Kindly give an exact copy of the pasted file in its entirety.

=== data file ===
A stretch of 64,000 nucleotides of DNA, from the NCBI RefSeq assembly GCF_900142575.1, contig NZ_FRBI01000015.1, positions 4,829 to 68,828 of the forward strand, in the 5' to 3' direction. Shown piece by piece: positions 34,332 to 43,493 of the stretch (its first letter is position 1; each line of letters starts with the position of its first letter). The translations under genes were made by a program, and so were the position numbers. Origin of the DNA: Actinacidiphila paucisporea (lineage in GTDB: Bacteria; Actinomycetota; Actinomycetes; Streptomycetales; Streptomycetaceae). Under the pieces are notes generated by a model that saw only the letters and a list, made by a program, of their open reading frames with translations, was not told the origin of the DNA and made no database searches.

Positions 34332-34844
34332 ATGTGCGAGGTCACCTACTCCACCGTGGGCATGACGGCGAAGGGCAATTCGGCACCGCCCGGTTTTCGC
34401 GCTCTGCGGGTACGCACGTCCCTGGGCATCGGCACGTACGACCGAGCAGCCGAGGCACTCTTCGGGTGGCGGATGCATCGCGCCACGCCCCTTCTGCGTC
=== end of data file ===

A stretch of 64,000 nucleotides of DNA, from the NCBI RefSeq assembly GCF_900142575.1, contig NZ_FRBI01000015.1, positions 4,829 to 68,828 of the forward strand, in the 5' to 3' direction. Shown piece by piece: positions 34,332 to 43,493 of the stretch (its first letter is position 1; each line of letters starts with the position of its first letter). The translations under genes were made by a program, and so were the position numbers. Origin of the DNA: Actinacidiphila paucisporea (lineage in GTDB: Bacteria; Actinomycetota; Actinomycetes; Streptomycetales; Streptomycetaceae). Under the pieces are notes generated by a model that saw only the letters and a list, made by a program, of their open reading frames with translations, was not told the origin of the DNA and made no database searches.

Positions 34332-34844
34332 ATGTGCGAGGTCACCTACTCCACCGTGGGCATGACGGCGAAGGGCAATTCGGCACCGCCCGGTTTTCGC
34401 GCTCTGCGGGTACGCACGTCCCTGGGCATCGGCACGTACGACCGAGCAGCCGAGGCACTCTTCGGGTGGCGGATGCATCGCGCCACGCCCCTTCTGCGTC